14 14 Ramping issues Forecasted Hourly Ramps due to Additional Wind Generation In California, the wind generation energy production tends to be inversely correlated with the daily load curve. The wind energy production peaks during the night and falls off during the morning load pick up. The net result will be morning ramps of 2000 to 4000 MW per hour for 3 hours – a total of 6000 to 12,000 MW over 3 hours.

15 15 Wind Generation Output may Change Quickly Will Affect Ramp Rates, Regulation Requirements, Load Following, Etc.

16 16 Wind Generation Output may Peak During Off-peak Periods May Lead to Cycling of Base Load Generation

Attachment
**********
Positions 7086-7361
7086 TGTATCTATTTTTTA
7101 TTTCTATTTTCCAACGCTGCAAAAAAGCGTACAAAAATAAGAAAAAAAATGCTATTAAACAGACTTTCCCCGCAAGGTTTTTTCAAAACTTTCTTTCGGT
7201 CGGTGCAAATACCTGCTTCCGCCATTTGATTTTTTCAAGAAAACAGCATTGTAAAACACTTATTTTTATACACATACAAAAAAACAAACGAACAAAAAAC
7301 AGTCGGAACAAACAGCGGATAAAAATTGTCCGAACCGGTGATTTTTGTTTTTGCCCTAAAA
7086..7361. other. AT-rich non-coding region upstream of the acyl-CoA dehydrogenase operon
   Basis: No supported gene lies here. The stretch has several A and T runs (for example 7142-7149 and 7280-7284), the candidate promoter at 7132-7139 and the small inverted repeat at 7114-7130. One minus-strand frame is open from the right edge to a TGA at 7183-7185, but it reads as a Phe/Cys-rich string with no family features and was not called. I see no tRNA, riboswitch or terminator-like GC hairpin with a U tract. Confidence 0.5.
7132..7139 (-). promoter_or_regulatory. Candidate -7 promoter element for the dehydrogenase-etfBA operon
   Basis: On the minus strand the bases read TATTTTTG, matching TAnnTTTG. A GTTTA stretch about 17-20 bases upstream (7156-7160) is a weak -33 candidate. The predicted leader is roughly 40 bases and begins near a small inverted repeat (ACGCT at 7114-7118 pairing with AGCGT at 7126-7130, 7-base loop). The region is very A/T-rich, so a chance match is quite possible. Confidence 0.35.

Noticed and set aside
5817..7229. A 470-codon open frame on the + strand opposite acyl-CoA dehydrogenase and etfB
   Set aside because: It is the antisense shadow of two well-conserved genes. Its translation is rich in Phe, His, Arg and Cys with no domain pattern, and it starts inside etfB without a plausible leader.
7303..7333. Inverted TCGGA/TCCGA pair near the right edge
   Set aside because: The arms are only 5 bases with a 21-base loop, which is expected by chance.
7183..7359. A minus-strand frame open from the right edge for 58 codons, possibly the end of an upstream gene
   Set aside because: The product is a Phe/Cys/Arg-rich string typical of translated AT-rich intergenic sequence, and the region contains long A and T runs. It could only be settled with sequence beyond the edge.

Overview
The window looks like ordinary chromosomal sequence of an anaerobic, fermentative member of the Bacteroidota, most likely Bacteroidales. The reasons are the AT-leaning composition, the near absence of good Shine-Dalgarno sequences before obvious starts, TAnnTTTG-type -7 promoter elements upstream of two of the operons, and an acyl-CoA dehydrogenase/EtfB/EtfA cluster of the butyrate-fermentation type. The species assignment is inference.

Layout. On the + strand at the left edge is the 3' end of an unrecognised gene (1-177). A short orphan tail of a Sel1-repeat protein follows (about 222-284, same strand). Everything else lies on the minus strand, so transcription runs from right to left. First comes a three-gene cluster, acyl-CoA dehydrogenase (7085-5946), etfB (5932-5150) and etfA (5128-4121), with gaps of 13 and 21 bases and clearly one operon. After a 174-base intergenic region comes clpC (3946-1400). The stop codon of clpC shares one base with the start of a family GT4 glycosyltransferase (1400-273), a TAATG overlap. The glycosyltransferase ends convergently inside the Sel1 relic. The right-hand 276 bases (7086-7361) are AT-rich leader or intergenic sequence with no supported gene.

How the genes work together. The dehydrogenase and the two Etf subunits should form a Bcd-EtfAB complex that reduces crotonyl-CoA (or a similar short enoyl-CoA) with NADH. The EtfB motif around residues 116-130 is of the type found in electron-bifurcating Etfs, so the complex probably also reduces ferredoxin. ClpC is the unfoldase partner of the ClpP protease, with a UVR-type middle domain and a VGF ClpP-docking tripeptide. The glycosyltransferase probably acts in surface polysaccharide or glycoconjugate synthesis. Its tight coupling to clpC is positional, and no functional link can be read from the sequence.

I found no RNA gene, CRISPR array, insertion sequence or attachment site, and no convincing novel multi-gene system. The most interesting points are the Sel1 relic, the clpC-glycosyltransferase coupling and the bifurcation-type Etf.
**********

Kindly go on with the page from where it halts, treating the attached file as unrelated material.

17 17 Operational challenges to incorporating the 20% RPS Target Increases the amount of regulation resources  Add 170 MW to 500 MW of regulation resources to accommodate rapid changes in wind and other variables. Amount required varies with the season (winter, spring, summer, fall) Estimated cost of additional regulation is $30 million annually Ramping requirement increases  Fast ramping increases by ±15 MW/min to ±25MW/min  Regulation by hydro units will be most important Supplemental energy dispatches will increase  Morning ramp up will increase by 1000 to 2000 MW per hour  Evening ramp down will increase by 1000 to 1800 MW per hour Potential Over Generation problems will increase for light load periods  Pro rata cuts of up to 800 MW of wind generation production may be required for an estimated 100 hours per year